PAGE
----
|Alcy||negro child||July 22, 1851||at B. J. Gregory's, Union County, SC||suffocation||
upon their oaths do say that the dieast came to its death by being overlaid by its mother
|Alexander Martin||September 8, 1867||at the residence fo B.W. Knight, Spartanburg County, SC||tree||
upon their oaths do say that the said Alexander L. Martin came to his death by the falloing of a tree some of the limbs striking dec'd on the back of the head neck and shoulders
|Alexander McKee||January 4, 1817||in the woods near William Gardner's, Kershaw County, SC||exposure||
do say upon their oaths from the testimony given ... that from his insanity and exposition to the inclemency of the weather together with the infirmity of body was the cause of his death.
|Alfred Sowell||December 1, 1816||Kershaw County, SC||gun||
do say upon their oaths that the said Alfred Sowell came to his death by misfortune, that is to say, but accidental firing of a smooth bored gun, being at the same time charged, which drove her charge of shot into the breast of the said Alfred Sowell
|Alice Robinson||May 5, 1860||at Boykin's Mill, Kershaw County, SC||drowning|
|Alick Croker||boy||September 29, 1878||at Mrs. Marshes premises, Edgefield County, SC||drowning||
Upon there oaths do say that the said Alick Croker came to his death by drownding
|Allen Bauknight||freedman||June 11, 1866||at William Bauknights, Edgefield County, SC||gun||
upon there oaths do say that the said Allen Bauknight came to his death by a discharge of a Gun in the hands of Suson Bauknight freeman his wife by the Gun going of axcidentally
|Allen Johnson||June 17, 1876||at Broadway trestle on the line of the Greenville and Columbia Railroad, Anderson County, SC||train, railroad engine and car fell from trestle||
do say that their deaths were caused by accident by an engine and car falling through a defective trestle over Broadway Creek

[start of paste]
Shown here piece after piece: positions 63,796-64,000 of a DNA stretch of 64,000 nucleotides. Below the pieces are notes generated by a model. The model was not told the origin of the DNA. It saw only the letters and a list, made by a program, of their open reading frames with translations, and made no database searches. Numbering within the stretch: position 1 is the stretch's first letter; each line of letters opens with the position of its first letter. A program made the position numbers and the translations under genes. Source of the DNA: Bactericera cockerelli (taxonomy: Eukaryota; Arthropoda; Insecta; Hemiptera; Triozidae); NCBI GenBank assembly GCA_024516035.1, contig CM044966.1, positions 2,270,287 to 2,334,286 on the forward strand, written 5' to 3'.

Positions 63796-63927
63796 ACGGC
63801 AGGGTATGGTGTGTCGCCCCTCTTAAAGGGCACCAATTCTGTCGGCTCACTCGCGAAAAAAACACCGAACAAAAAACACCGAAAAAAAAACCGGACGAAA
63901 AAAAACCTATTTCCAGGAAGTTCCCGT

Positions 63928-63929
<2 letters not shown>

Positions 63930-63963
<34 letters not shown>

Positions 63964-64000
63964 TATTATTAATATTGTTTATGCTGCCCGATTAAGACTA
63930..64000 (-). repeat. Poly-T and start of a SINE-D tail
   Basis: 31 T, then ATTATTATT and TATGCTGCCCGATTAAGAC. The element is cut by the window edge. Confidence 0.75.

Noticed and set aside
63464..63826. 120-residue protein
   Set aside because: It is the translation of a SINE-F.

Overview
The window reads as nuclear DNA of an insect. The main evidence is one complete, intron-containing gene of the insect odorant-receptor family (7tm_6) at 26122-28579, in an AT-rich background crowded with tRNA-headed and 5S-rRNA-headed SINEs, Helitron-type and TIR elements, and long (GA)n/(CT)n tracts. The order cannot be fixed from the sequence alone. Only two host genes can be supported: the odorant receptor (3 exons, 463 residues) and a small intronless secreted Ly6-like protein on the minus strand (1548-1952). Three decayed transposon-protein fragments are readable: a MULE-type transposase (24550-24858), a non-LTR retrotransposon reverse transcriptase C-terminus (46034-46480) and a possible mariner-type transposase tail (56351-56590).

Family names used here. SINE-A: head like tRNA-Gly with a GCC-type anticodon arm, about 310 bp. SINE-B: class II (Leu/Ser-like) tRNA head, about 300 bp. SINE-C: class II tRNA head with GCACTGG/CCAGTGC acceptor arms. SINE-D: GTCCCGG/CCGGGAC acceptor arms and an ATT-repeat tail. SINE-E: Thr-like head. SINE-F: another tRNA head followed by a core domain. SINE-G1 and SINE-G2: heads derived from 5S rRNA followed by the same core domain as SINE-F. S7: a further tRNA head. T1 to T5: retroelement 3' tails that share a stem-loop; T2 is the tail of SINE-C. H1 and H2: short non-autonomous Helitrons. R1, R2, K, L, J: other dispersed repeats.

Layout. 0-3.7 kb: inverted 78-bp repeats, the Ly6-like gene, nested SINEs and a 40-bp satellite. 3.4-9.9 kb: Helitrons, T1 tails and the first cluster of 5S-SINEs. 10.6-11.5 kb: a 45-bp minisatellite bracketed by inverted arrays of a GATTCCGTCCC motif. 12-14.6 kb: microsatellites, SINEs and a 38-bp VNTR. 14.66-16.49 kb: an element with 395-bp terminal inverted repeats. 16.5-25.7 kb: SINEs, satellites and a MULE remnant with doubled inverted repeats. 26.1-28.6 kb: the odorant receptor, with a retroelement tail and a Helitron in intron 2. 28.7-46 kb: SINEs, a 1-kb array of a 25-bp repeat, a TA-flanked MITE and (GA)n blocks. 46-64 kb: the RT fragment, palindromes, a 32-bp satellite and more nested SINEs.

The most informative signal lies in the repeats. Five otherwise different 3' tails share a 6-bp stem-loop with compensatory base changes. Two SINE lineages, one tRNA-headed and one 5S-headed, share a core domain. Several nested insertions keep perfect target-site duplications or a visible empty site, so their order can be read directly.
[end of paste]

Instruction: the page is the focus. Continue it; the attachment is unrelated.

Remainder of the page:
|Ally Pollard||February 5, 1868||on the farm of J.G. Mabury, Spartanburg County, SC||alcohol||
upon their oaths do say that he froze to death while intoxicated in the public road near J.G. Mabury's
|Amelia A. Alexander||May 5, 1860||at Boykin's Mill, Kershaw County, SC||drowning||
upon their oaths do say that the said Amelia A. Alexander came to her death by accidental drowning in the millpond of A.H. Boykin … by sinking of a Flat caused by the weight of between fifty-three & fifty-six persons
|Anderson B. Branham||January 6, 1892||at the plantation of M. C. Parker, Edgefield County, SC||disease/fall||
upon their oaths do say That the said AB Branham died from Heart failure
|Andrew||negro man||October 6, 1855||on the track of the South Carolina Rail Road , Edgefield County, SC||train||
upon their Oaths do say … that Andrew came to his death by being run over by the engine and passenger train
|Andrew Hunter||August 26, 1827||Kershaw County, SC||cart||
do say upon their oaths that he was going from mill and his cart wheel struck on a shim and overset and caught him under the cart … on his right shoulder and across his neck and the fore gate across his right arm about the elbow
|Angus Jefferson Smith||June 4, 1874||at Spartanburg, Spartanburg County, SC||drowning||
upon their oaths do say that the said Angus Jefferson Smith came to his death by accidental drowning in a water course known as Lawson's Fork 1 /12 miles distant from Spartangburg C.H.
|Angus McQueen||January 17, 1816||at home of Kelly McDermit, Kershaw County, SC||alcohol||
do say upon their oaths that the deceased came to his Death by the combined effects of Cold, Intoxication, and the falls he had therefrom.